As such, the genre experienced huge growth throughout the 1990s and early 2000’s, making for some amazing creations. The constant development of gaming technology meant that developers could easily find their niche. Formula 1 alone was seen in a plethora of titles from developers like EA, Sony and Geoff Crammond.
But, it was around 2003-2006 that diversity truly reigned in my opinion. Rallying saw the Group A class’ popularity transfer to gaming. The Colin McRae games sat alongside the infamous Richard Burns Rally while the V-Rally series added a unique career to the rallying niche. The list goes on with companies like DICE and Evolution Studios joining the party. Compare this vast array to today’s rallying scene; modern fans have very little choice.
Furthermore, this simracing variety spread across a multitude of series. During this time, Gran Turismo seemed to be in its prime with believable physics and an enthralling take on its career mode.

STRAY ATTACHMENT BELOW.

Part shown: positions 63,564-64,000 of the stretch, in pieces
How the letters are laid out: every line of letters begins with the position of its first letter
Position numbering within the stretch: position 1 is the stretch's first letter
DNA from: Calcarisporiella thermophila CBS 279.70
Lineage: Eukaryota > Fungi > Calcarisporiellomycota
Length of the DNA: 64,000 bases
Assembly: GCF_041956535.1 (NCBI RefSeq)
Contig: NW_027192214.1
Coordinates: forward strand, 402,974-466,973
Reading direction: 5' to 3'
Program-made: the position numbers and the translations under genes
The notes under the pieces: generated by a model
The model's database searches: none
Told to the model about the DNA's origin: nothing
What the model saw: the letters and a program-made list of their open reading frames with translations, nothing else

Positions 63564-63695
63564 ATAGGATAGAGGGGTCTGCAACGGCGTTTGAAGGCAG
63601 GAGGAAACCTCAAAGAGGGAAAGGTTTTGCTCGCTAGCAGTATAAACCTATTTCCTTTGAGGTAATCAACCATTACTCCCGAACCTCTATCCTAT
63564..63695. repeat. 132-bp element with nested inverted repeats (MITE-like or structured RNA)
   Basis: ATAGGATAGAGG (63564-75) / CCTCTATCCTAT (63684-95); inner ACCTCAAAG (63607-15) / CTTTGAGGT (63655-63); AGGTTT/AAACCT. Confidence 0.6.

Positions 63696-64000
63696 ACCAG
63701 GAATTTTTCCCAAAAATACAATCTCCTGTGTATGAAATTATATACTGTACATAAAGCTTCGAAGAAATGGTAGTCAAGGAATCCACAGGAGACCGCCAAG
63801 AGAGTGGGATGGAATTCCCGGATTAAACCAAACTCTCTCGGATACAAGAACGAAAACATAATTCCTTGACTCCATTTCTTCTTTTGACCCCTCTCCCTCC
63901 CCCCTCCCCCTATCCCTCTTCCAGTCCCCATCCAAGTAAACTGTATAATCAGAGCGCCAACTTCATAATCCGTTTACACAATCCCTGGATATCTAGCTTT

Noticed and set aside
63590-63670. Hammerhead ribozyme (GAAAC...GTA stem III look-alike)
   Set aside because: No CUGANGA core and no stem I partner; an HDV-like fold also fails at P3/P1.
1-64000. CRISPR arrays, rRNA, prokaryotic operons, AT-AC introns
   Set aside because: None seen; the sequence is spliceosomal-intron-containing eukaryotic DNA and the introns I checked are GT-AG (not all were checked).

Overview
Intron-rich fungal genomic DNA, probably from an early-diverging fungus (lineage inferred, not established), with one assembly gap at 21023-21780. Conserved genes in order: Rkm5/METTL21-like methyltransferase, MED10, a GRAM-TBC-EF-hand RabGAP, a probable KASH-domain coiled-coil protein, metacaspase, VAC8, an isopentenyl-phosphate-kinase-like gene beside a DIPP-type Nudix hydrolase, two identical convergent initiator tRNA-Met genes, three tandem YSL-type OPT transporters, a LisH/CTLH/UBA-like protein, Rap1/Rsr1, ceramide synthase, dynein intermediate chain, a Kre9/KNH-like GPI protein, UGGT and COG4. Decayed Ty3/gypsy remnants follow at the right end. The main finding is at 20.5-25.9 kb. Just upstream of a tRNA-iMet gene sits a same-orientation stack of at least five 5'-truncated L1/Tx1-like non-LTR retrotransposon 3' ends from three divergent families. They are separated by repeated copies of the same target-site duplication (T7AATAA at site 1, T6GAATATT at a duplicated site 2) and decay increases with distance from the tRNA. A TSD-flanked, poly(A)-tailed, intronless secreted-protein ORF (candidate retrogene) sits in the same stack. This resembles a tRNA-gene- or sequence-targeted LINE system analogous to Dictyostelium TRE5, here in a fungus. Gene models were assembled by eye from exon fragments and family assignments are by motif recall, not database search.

Meanwhile, PC racers benefitted from the wide array of sim titles using the ISI engine from rFactor 1. This, originally basic, game designed to generate a modding community spawned many following games still considered commendable sims today. Simbin used the engine for its GTR, GTR 2 and GT Legends games. Additionally, nearly 10 years after its initial adoption, the ISImotor engine provided the base of Game Stock Car which later became the first Automobilista.